Can someone help with a brief comparison of one early theory of attention to the guided search theory of attention? Also, please help with describing how these theories can apply to visual search. What is an example of one cultural and one social variable that might influence attention?
I think I can help you with this one as well:
Let's subdivide this as simply as we can (this stuff can get really abstract) --
In terms of basic visual, guided search:
Features (or singularity) -
This approach to searching theory stresses a single ingredient that makes the target a unique thing (in a crowd of other, 'distracting' things). This is the simplest approach, since there is only one thing for which we are looking (this matters for the Posner theory below).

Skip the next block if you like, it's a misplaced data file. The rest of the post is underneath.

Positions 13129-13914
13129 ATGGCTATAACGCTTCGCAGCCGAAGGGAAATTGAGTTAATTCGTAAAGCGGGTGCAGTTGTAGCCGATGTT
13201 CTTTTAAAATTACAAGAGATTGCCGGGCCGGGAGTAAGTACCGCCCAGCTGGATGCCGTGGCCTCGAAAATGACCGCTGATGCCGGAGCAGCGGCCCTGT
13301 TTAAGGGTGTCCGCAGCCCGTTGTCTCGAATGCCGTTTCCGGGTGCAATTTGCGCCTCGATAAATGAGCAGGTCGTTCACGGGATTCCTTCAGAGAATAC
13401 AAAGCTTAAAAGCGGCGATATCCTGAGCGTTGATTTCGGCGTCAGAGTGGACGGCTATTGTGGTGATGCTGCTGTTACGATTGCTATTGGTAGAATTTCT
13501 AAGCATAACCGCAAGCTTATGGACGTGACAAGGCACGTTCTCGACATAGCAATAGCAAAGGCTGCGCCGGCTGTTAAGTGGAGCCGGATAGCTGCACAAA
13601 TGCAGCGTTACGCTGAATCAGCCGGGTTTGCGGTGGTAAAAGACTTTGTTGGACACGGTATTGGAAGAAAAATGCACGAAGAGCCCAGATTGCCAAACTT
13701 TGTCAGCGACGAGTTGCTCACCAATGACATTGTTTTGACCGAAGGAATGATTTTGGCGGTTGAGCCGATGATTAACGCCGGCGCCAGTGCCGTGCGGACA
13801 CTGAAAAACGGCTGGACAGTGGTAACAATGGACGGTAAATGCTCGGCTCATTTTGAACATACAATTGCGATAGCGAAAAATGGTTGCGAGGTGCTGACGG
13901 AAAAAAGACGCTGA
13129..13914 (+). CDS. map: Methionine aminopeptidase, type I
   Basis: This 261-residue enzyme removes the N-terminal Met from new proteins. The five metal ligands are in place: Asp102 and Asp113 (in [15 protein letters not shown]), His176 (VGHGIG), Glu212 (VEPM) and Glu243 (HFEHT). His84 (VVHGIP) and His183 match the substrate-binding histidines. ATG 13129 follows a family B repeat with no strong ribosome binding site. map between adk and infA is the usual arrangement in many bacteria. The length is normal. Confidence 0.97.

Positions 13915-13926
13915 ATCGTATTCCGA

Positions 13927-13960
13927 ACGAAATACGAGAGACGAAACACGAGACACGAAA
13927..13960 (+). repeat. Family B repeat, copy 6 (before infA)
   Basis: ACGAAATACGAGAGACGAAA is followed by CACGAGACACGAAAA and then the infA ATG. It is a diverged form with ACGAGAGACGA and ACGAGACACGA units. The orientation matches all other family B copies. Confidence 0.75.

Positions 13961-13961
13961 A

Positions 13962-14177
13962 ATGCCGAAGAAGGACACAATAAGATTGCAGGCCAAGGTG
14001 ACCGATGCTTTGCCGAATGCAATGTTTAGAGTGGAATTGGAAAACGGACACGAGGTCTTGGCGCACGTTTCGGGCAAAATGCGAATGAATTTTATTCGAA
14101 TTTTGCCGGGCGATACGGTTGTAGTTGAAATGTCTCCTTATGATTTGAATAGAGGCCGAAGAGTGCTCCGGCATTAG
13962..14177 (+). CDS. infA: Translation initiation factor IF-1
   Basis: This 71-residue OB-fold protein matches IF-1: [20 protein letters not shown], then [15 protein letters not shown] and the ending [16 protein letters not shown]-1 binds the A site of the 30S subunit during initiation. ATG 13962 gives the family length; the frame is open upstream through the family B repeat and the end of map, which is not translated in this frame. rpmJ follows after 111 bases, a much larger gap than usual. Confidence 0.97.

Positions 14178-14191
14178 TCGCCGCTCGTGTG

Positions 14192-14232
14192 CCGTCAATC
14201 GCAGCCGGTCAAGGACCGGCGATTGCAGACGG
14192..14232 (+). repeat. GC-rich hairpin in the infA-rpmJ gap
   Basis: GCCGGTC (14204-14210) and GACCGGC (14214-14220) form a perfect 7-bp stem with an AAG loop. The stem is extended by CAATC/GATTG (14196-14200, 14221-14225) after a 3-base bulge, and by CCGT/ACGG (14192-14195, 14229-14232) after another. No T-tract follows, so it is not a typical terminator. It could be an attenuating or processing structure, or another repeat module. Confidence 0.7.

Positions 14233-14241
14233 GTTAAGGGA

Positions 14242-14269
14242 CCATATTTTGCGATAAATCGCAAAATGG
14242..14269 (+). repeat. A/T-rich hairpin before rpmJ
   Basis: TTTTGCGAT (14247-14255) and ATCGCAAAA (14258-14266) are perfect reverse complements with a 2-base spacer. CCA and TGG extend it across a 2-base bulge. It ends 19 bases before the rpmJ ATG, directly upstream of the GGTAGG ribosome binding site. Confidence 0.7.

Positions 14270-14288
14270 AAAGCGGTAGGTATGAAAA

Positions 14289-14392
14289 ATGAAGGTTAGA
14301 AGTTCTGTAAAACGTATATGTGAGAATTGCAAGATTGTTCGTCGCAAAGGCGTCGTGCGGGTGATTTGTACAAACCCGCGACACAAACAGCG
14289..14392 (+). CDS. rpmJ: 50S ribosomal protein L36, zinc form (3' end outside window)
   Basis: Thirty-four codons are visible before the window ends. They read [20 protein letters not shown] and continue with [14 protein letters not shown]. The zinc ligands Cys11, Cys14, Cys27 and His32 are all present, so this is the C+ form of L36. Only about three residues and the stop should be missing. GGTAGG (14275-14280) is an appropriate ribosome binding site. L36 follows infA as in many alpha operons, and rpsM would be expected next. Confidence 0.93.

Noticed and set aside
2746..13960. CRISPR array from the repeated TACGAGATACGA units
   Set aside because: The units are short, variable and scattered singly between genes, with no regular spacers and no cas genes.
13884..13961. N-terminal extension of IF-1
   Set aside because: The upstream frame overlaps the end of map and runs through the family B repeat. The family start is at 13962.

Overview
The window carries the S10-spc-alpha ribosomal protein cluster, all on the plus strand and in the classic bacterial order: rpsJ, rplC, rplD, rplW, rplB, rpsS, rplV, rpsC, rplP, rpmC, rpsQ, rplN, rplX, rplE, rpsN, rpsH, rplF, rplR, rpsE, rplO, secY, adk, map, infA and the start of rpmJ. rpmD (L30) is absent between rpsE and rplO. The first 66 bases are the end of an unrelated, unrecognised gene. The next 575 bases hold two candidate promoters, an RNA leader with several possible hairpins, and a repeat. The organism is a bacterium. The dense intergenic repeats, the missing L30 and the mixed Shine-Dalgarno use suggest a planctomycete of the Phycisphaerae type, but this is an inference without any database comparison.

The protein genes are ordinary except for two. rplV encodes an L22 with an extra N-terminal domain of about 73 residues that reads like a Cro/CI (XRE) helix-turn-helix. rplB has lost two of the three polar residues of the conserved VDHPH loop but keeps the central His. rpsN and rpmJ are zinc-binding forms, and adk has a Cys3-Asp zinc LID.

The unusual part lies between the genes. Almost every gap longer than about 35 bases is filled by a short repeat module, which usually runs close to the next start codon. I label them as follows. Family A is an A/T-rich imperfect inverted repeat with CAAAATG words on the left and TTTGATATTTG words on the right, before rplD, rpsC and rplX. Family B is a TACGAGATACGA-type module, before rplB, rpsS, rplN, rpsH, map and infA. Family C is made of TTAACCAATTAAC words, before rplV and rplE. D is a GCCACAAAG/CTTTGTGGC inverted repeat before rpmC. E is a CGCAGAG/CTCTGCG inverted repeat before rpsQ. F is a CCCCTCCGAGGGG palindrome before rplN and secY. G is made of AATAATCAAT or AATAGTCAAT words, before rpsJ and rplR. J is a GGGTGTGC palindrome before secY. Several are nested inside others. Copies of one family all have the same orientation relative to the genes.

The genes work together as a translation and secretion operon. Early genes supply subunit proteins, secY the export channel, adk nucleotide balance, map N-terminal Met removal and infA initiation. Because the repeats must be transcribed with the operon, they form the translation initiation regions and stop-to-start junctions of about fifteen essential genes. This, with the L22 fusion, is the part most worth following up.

Conjunction or connectedness -
This is more complex, since the target is more complex, and contains many things that make it stand out from the 'distractors.' We here are looking for a broader 'idea' rather than a simple object. In a sense, it is a 'universal' because it is an object that, in fact, contains many other objects within it. These other objects have something in common (i.e. they are not contradictory, they support each other, like a lemon is oval and yellow - the two go together in that object).
(The basic idea)
This approach stresses 'preattentive' concepts - that is, what we ...
Theories of attention and the guided search theory is examined. How these theories can apply to visual search is determined.